With a third of City of Sydney residents walking or riding to work, things are changing for the better. In other words, residents are pedalling up the numbers of those who use the riding network.
In the 10 years since 2007, $11 million, on average, has been invested annually into building a safe bike riding network within the council area.
King Street was opened in 2009, as the first separated cycleway and saw an increase of 580% in riders. Since then another 13 km have been built across the city and have all seen an increase in riders. There are also more than 60km of shared paths connecting the city.
Building safe places for people to ride has seen the numbers soar, compared to Greater Sydney where quality connected cycleways are often few and far between. 13% of women ride in City of Sydney compared to 6% in Greater Sydney and 40% of teenagers (10-17) compared to 20%.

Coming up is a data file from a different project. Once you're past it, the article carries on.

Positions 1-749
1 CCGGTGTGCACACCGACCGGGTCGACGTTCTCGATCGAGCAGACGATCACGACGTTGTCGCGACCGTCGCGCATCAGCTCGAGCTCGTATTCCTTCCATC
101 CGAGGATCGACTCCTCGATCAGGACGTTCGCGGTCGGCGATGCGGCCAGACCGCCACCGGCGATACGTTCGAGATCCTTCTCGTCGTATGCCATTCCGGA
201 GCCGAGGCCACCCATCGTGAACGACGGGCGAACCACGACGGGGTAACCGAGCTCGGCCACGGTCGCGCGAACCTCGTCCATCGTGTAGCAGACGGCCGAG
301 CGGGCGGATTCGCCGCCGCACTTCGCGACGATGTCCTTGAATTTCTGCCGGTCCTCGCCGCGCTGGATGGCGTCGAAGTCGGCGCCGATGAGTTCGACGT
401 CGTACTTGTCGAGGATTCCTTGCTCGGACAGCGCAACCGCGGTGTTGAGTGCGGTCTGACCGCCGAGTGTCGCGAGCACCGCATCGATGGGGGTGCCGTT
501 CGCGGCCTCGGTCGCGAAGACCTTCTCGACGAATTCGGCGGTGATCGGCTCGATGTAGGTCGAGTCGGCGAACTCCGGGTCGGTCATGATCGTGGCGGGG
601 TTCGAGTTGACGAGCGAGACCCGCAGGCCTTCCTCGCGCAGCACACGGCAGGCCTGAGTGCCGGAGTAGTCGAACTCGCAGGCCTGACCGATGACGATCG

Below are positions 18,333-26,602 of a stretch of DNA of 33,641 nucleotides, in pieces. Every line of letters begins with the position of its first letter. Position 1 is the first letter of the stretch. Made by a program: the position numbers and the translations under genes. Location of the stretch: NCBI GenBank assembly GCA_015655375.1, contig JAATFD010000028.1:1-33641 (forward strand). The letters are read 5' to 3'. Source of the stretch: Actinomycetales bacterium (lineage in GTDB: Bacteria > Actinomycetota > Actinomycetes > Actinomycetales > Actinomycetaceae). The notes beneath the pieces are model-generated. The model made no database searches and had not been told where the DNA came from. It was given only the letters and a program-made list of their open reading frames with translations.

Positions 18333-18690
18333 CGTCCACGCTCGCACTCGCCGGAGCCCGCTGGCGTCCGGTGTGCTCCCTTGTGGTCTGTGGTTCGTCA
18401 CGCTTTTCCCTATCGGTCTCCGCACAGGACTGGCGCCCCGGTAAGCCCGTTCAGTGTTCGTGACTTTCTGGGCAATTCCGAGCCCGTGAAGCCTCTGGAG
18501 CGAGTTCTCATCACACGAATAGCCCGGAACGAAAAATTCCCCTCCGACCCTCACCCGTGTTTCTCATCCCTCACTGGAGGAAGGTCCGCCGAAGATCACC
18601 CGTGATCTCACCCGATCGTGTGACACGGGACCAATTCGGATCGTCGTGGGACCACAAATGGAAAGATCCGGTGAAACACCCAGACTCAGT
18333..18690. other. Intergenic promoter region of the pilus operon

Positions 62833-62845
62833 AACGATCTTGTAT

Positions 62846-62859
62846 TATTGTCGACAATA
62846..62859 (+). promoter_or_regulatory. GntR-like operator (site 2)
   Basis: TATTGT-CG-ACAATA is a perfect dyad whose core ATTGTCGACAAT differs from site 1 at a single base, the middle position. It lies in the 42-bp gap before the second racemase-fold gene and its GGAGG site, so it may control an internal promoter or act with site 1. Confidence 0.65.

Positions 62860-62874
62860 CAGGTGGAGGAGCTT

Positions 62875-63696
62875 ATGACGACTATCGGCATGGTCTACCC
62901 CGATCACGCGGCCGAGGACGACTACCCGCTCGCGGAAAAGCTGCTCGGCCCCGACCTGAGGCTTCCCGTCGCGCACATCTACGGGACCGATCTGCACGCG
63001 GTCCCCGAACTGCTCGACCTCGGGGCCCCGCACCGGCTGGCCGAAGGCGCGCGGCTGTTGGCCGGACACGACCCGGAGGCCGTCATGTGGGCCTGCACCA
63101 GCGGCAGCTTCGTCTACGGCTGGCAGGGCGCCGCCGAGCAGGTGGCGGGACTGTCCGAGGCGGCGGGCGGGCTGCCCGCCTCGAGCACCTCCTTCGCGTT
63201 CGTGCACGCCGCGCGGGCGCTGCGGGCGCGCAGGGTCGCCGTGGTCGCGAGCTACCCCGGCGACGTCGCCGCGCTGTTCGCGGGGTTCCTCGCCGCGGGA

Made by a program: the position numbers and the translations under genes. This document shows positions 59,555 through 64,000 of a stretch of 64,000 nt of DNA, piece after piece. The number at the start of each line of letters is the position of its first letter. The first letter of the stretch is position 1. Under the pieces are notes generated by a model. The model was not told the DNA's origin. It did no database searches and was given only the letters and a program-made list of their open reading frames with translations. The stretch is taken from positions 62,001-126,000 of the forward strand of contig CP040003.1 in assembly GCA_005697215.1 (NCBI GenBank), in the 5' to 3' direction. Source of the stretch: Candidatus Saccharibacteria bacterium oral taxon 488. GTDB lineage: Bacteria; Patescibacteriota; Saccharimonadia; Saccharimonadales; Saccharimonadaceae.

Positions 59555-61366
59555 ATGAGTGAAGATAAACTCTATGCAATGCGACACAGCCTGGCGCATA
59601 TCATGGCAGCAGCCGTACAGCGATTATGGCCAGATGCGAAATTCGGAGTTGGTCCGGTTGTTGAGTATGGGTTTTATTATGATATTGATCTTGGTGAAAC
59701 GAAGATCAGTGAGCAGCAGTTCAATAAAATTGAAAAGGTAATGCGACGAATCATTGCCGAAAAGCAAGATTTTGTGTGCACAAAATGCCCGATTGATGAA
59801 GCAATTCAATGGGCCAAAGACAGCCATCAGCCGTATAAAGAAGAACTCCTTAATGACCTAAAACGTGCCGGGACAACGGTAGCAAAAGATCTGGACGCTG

With four more dedicated bicycle lanes on the way to ensure a connected bicycle network, the City of Sydney is continuing to strive for a bike friendly council.
“For over ten years now, the City of Sydney has been setting a high standard for connected bicycle infrastructure across NSW. The sheer increase in bike riders is a testament to their hard work in this space,” commented Kim Lavender, Bicycle NSW Communications Manager.